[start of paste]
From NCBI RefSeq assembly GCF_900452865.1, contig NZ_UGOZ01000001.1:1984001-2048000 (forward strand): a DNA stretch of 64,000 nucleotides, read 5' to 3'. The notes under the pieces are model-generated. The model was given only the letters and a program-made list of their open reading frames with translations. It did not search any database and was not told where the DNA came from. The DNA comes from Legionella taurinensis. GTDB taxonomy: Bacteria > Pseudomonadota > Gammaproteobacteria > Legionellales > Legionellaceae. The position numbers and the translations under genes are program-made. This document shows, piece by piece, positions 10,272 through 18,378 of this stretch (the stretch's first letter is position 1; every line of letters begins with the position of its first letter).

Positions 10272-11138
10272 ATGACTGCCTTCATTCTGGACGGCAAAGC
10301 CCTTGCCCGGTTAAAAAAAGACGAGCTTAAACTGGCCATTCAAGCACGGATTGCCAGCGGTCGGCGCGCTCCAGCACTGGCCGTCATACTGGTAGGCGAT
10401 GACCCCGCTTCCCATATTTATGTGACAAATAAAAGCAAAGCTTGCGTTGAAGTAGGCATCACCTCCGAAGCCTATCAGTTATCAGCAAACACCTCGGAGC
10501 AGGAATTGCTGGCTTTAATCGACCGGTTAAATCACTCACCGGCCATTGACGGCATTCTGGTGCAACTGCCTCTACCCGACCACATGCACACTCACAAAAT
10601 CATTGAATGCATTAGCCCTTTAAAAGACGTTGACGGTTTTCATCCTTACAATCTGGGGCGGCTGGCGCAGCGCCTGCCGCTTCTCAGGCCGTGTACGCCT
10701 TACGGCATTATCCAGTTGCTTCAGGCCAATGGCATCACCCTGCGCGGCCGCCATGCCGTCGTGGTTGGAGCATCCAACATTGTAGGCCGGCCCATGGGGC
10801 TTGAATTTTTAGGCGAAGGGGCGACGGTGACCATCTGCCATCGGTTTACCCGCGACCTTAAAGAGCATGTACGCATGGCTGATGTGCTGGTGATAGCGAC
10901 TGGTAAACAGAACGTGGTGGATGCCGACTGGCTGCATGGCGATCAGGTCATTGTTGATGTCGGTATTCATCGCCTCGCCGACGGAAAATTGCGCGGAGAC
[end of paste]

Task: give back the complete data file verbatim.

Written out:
From NCBI RefSeq assembly GCF_900452865.1, contig NZ_UGOZ01000001.1:1984001-2048000 (forward strand): a DNA stretch of 64,000 nucleotides, read 5' to 3'. The notes under the pieces are model-generated. The model was given only the letters and a program-made list of their open reading frames with translations. It did not search any database and was not told where the DNA came from. The DNA comes from Legionella taurinensis. GTDB taxonomy: Bacteria > Pseudomonadota > Gammaproteobacteria > Legionellales > Legionellaceae. The position numbers and the translations under genes are program-made. This document shows, piece by piece, positions 10,272 through 18,378 of this stretch (the stretch's first letter is position 1; every line of letters begins with the position of its first letter).

Positions 10272-11138
10272 ATGACTGCCTTCATTCTGGACGGCAAAGC
10301 CCTTGCCCGGTTAAAAAAAGACGAGCTTAAACTGGCCATTCAAGCACGGATTGCCAGCGGTCGGCGCGCTCCAGCACTGGCCGTCATACTGGTAGGCGAT
10401 GACCCCGCTTCCCATATTTATGTGACAAATAAAAGCAAAGCTTGCGTTGAAGTAGGCATCACCTCCGAAGCCTATCAGTTATCAGCAAACACCTCGGAGC
10501 AGGAATTGCTGGCTTTAATCGACCGGTTAAATCACTCACCGGCCATTGACGGCATTCTGGTGCAACTGCCTCTACCCGACCACATGCACACTCACAAAAT
10601 CATTGAATGCATTAGCCCTTTAAAAGACGTTGACGGTTTTCATCCTTACAATCTGGGGCGGCTGGCGCAGCGCCTGCCGCTTCTCAGGCCGTGTACGCCT
10701 TACGGCATTATCCAGTTGCTTCAGGCCAATGGCATCACCCTGCGCGGCCGCCATGCCGTCGTGGTTGGAGCATCCAACATTGTAGGCCGGCCCATGGGGC
10801 TTGAATTTTTAGGCGAAGGGGCGACGGTGACCATCTGCCATCGGTTTACCCGCGACCTTAAAGAGCATGTACGCATGGCTGATGTGCTGGTGATAGCGAC
10901 TGGTAAACAGAACGTGGTGGATGCCGACTGGCTGCATGGCGATCAGGTCATTGTTGATGTCGGTATTCATCGCCTCGCCGACGGAAAATTGCGCGGAGAC